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    #1

    Commas in a series

    I am proofreading a document and would like to confirm that a comma was omitted.

    These are yellow squash, collard, bell pepper, lima bean, eggplant, pumpkin and tomato.

    I think a comma should be placed after pumpkin -- am I correct? Thanks!


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    #2

    Re: Commas in a series

    In this instance, no, I would leave the sentence as it stands since it is a list of items.

  1. rewboss's Avatar

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    #3

    Re: Commas in a series

    You're looking for the "Oxford comma" which, despite its name, is more common in the US than in Britain.

    Opinion is divided on the Oxford comma. Some say it is always necessary, some say it should never be used, but I think most would agree that it is not always necessary, but sometimes it is.

    Here it isn't necessary because the sentence is easily understood without it. But here's an example where it certainly is necessary:

    My favourite flavours of crips are: smokey bacon, roast chicken, prawn cocktail, and salt and vinegar.

    Without the comma before "and", it would be unlear whether the penultimate item was "prawn cocktail" or "prawn cocktail and salt".

    In your sentence, there is no such ambiguity. But you might want to check up on the house style: some publications insist on the Oxford comma, so as a proof-reader you'd have to insert one.

  2. MikeNewYork's Avatar
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    #4

    Re: Commas in a series

    Quote Originally Posted by crussell View Post
    I am proofreading a document and would like to confirm that a comma was omitted.

    These are yellow squash, collard, bell pepper, lima bean, eggplant, pumpkin and tomato.

    I think a comma should be placed after pumpkin -- am I correct? Thanks!
    As Rewboss mentioned, that comma is called the Oxford comma. People have differences of opinion about its use. I favor its use in all cases. The reason is simple. Using the Oxford comma never causes confusion, but omitting it can cause confusion in some cases. Here is an example:

    The children were all dressed in brightly colored uniforms: red, purple, green and yellow, orange and blue and pink.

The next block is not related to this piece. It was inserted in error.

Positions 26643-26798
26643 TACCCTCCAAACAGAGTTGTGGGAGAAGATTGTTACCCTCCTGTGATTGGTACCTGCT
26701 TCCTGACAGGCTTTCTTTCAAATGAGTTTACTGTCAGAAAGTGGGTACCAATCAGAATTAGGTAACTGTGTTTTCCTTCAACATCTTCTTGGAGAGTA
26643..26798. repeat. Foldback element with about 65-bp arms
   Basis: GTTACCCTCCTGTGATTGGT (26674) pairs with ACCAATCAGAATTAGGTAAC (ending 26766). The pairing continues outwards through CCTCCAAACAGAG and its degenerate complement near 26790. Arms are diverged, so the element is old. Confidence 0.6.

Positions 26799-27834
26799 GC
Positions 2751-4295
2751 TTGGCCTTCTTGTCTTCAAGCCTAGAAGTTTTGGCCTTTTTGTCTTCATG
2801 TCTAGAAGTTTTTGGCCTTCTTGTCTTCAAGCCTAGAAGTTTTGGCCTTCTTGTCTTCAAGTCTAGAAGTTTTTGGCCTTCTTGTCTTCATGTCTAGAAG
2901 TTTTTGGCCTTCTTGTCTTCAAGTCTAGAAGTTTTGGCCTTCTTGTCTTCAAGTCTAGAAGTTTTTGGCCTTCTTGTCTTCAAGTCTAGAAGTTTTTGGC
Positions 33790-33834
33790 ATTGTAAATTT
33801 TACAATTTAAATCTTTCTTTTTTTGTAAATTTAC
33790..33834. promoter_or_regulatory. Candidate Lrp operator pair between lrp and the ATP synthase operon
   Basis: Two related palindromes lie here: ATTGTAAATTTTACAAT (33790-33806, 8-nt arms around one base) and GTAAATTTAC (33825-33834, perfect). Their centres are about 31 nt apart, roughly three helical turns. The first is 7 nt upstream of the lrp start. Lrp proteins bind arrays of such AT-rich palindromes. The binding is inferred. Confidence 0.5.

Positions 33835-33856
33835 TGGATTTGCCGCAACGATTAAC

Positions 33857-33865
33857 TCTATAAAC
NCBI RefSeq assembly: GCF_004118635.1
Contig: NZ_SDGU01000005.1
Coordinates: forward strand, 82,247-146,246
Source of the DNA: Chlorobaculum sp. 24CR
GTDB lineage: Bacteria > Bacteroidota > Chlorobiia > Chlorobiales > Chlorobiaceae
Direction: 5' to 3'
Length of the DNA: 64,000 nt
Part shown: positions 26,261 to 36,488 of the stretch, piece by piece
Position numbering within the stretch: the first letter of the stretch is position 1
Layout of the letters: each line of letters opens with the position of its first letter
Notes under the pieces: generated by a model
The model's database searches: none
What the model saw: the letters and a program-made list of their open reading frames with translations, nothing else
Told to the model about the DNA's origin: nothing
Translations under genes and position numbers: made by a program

What are the colors? One can't tell. Now with the Oxford comma:

    The children were all dressed in brightly colored uniforms: red, purple, green and yellow, orange, and blue and pink.

    The children were all dressed in brightly colored uniforms: red, purple, green and yellow, orange and blue, and pink.

    Do you see the difference?
    Last edited by MikeNewYork; 09-Nov-2006 at 06:04.

  3. RonBee's Avatar
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    #5

    Lightbulb Re: Commas in a series

    Quote Originally Posted by crussell View Post
    I am proofreading a document and would like to confirm that a comma was omitted.

    These are yellow squash, collard, bell pepper, lima bean, eggplant, pumpkin and tomato.

    I think a comma should be placed after pumpkin -- am I correct? Thanks!
    Say:
    There are yellow squash, collard greens, bell peppers, lima beans, eggplant, pumpkins, and tomatoes.

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    #6

    Re: Commas in a series

    I had posted a question like that before, criticizing the comma + and, but now I not only do know how to use it, but also why and what its called! Thanks a bunch!

  4. MikeNewYork's Avatar
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    #7

    Re: Commas in a series

    Quote Originally Posted by Avalon View Post
    I had posted a question like that before, criticizing the comma + and, but now I not only do know how to use it, but also why and what its called! Thanks a bunch!
    You're very welcome.

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